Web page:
• Reinhardt Coetzee

Growth stocks, fear, and maintaining the right mindset.

The market has been tough for growth investors over the last few weeks.


Two factors have contributed to the increased volatility, particularly for growth stocks. Firstly, rising inflation has increased the likelihood of higher interest rates. When interest rates rise, future profits are worth less, and this affects growth stocks more than other types of investments.

In addition, some companies have lowered their guidance for the current quarter. The market is now concerned about the sustainability of growth rates we have seen over the last

There have also been some irrational price movements, Adobe being a good example. Adobe is a very profitable company now generating $5 billion a year in free cash flow. Yet, the stock was punished like a highly speculative stock when Adobe lowered guidance last week.


The growth investor mindset


Irrational, kneejerk reactions occur when markets are driven by either euphoria or fear. Currently, it’s fear that is causing investors to panic and overreact.

During periods like this, it’s important to take a step back and revisit your objectives as an investor. Every approach to investing has a unique set of pros and cons, and requires its own mindset.

Growth investors have the opportunity to own companies that can appreciate five, or even ten-fold in price. But to own companies like that you will need to tolerate drawdowns and volatility. A few months ago I covered the drawdowns that have occurred in the prices of some of the best growth shares over the last few decades. If you missed it have a look here. The bottom line is that the stock prices of companies like Amazon, Netflix and Apple have all fallen 50 to 80% from their highs on multiple occasions.

Value investors experience less volatility (though they can still face a fair amount), but their investments don’t appreciate nearly as much.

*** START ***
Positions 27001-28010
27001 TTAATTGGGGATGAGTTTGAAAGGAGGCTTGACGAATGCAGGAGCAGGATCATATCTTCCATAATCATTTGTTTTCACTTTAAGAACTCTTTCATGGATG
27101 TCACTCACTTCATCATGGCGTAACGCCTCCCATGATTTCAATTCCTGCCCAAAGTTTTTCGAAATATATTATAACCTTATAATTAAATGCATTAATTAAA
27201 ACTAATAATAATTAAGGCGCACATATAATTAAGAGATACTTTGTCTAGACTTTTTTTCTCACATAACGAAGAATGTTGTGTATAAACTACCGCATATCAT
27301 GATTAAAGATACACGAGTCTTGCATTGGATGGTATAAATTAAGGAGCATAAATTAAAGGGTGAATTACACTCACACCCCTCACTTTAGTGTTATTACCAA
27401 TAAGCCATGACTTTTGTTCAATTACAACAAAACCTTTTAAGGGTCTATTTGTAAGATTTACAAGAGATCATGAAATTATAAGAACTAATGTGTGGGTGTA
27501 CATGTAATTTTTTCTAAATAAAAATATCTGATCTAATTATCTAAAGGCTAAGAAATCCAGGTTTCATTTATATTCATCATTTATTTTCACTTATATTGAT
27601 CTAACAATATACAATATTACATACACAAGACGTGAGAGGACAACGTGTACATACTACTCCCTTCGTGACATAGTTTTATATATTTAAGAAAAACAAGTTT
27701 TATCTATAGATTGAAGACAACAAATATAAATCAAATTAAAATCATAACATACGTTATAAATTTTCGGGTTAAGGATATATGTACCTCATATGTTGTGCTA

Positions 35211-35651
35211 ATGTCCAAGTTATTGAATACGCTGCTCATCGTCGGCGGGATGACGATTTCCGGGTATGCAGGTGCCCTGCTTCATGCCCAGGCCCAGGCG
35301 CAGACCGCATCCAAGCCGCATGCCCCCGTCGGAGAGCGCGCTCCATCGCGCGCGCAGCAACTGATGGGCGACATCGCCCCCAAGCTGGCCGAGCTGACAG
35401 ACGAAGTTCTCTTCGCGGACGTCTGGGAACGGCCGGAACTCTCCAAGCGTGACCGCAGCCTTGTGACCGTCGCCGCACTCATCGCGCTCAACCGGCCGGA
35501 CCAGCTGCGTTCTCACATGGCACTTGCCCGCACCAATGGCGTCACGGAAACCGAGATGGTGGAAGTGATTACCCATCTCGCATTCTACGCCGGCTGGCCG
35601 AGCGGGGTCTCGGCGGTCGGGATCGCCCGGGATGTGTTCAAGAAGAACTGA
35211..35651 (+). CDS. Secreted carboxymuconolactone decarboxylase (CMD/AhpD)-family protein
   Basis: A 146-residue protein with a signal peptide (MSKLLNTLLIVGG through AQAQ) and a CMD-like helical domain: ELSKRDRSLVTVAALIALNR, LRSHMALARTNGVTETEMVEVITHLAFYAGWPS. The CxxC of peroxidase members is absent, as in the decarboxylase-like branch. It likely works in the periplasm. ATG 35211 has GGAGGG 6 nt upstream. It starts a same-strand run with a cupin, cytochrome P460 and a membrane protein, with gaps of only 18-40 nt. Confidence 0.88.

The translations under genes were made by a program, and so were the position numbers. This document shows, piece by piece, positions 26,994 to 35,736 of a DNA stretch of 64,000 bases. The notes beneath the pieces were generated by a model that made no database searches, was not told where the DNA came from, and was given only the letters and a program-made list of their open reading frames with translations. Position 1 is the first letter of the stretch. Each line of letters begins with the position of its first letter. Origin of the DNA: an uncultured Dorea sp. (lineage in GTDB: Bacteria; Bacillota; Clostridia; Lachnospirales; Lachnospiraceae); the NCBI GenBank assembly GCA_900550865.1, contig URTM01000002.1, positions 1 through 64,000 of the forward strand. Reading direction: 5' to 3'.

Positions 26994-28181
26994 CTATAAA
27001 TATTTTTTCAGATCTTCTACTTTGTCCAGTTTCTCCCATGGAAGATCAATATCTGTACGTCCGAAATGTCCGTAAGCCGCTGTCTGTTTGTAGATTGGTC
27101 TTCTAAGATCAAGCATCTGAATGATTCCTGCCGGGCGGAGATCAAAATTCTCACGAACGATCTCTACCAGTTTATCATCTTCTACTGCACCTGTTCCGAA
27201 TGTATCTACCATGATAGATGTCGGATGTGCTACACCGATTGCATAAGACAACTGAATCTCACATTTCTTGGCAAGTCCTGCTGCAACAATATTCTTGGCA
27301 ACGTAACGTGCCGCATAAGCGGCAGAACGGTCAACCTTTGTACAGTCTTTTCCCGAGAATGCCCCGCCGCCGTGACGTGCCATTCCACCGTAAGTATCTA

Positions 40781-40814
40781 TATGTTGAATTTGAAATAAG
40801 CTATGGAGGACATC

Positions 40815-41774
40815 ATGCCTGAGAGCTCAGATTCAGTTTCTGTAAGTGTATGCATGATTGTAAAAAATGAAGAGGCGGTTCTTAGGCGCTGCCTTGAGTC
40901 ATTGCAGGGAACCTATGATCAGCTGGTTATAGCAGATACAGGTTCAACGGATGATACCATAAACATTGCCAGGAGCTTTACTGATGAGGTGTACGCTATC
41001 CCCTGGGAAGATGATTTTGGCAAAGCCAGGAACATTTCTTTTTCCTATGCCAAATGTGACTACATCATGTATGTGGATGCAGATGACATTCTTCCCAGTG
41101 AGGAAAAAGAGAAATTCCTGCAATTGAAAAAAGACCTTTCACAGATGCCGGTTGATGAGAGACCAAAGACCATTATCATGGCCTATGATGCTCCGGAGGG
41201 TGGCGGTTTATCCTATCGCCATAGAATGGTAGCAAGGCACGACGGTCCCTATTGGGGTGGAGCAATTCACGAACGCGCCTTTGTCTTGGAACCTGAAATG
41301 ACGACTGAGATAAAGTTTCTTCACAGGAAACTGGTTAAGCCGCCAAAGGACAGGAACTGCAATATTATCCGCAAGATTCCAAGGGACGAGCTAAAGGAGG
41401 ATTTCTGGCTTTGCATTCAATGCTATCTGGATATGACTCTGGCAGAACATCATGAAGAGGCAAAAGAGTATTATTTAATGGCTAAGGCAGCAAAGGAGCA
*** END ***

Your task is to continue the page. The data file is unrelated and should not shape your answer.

Momentum investors and traders can, in theory, ride the big trends, while avoiding the drawdowns. In reality, getting the timing right is more difficult than it seems. Typically, market timers sell too soon, and then end up buying in again at higher prices.


Risk and volatility


The words risk and volatility are used interchangeably, and volatility is often used as a way to quantify risk. But volatility is actually just one type of risk. And growth investors probably focus too much on volatility risk, and not enough on the other risks.

If you are investing in growth companies, volatility should be expected and shouldn’t be a cause for concern – as hard as that seems.

The real risk is the likelihood of a company being able to grow enough in a five-to-ten-year period to generate a return relative to the price you pay. To manage this risk you need to consider the following questions:

  • How big is the company’s total addressable market?

  • Does the company have a proven business model?

  • Who are the competitors, and can this business defend its business and margins?

  • How much growth is already in the share price?

If you are going to worry about anything, it should be these questions rather than volatility and drawdowns. Ultimately, what counts over the long term is owning companies with a proven track record and a long growth runway ahead of them.

The current fear and volatility are the result of inflation concerns and lower guidance heading in to 2022. These may affect valuations right now, but mean very little when we look at the big picture. There will always be a reason to sell a stock if that’s what you want to do. But successful investors don’t make money by selling their stocks every time volatility increases – if anything this is the time to add to positions.


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Stock returns for portfolio and individual  trade returns correct as of 2022/02/03

© 2022 by reinhardtcoetzee.com

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